European airlines are taking steps to avoid Belarusian airspace

Belarusians are demonstrating in the Ukrainian capital, Kiev, to demand the release of the journalist detained on the plane. (Photo: Agence France-Presse)

The EU recommendation to avoid flying over Belarusian airspace is another complication for airlines, even if they are accustomed to such difficulties.

What is the position of the states and airlines?

The European Union “recommended” airlines belonging to the bloc to avoid Belarusian airspace to punish the regime of President Alexander Lukashenko, accused of forcing a plane to land in Minsk, the capital of Belarus, to arrest an opponent who was traveling.

The European Union also announced the closure of European airspace to aircraft coming from Belarus, as did the United Kingdom and Ukraine.

European companies Air France, KLM, Lufthansa, Finnair and SAS have indicated that they have suspended flights over Belarus. Singapore Airlines and Japan’s ANA did so.

What are the corporate consequences?

Before the pandemic, more than 2,500 commercial flights per week were flying over Belarusian airspace, according to Eurocontrol (European Organization for the Safety of Air Navigation).

The website stated that the planes that flew over Belarus returned this afternoon, Tuesday, on the fingers of the hand Flight Radar 24.

For flights between Europe and Asia, avoiding the skies over Belarus is an insurmountable complication, adding to the flight restrictions for part of Ukrainian airspace due to the conflict between Ukraine and the pro-Russian separatists.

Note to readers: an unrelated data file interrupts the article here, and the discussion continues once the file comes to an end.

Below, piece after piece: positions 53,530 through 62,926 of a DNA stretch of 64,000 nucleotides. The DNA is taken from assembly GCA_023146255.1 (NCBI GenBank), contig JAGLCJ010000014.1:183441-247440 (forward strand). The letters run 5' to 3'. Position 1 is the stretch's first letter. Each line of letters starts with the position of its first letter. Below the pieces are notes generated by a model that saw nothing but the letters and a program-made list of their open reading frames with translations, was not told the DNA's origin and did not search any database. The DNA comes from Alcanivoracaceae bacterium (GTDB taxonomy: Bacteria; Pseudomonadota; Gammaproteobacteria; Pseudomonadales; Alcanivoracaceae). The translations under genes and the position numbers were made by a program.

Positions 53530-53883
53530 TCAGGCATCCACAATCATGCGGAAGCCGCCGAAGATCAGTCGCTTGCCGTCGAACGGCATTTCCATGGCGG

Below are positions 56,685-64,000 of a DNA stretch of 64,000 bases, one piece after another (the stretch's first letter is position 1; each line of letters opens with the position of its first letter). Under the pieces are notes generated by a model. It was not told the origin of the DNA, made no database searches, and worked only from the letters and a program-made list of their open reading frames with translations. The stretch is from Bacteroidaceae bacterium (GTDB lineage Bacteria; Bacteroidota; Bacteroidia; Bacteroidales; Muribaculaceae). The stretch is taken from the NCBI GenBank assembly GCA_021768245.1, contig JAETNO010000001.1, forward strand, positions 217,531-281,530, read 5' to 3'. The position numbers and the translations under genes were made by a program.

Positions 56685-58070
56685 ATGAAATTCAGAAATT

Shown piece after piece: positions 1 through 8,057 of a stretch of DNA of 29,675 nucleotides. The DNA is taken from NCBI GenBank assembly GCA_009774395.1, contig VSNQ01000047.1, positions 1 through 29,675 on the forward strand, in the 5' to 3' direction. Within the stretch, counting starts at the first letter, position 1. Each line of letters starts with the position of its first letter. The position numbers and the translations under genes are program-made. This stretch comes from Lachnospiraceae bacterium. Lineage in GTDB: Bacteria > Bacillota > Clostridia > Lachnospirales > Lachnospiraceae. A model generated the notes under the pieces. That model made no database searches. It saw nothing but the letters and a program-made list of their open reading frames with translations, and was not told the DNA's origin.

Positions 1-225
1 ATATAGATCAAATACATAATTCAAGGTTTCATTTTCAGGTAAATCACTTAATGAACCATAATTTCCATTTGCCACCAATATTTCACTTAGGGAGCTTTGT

“This will increase the flight time. It is more fuel, more hours of maintenance,” a long-distance pilot told AFP, but the situation in the area had not deteriorated to the point that there were no alternative routes. To reveal his identity.

“Avoiding the airspace of a rather large country located in central Europe is very expensive for any airline,” Kremlin spokesman Dmitry Peskov told reporters.

For shorter routes, the situation will be more difficult, as in the case of the low-cost Hungarian Wizz Air flight between Kiev and Vilnius, which lasted 1 hour and 32 minutes this Tuesday versus 57 minutes the previous Thursday, according to FlightRadar24, indicating a major reversal. Across Polish airspace.

About a fifth of the 2,500 weekly flights over Belarusian space correspond to the national carrier Belavia, which has a fleet of 30 aircraft, including the Embraer-175 with less than a hundred seats for regional flights or the Boeing 737 single-aisle 900 for medium-haul routes.

On Monday, Belavia made twenty flights with take-off or landing at European Union airports. Between 40 and 60 flights, the airline has routes that include European countries. These flights will be suspended or have to change flight plans.

The decision will also affect Belarusian finances, which will no longer be charged companies flying fees.

As startling as it may be, especially in the context of a coordinated response by states, the avoidance of airspace, whether for security or political reasons, is not exceptional.

For nearly four years, Qatar Airways had to bypass the Arabian Peninsula to reach Europe and America due to the boycott imposed by Saudi Arabia.

Its aircraft were able to resume the Luxor route in early January.

In recent weeks, Palestinian rockets fired from the Gaza Strip into the Tel Aviv area prompted the Israeli authorities to divert planes to the south of the country.

The airspace of Syria, Libya, Iraq and Yemen, where armed conflicts are raging, forces commercial aircraft to change flight plans.

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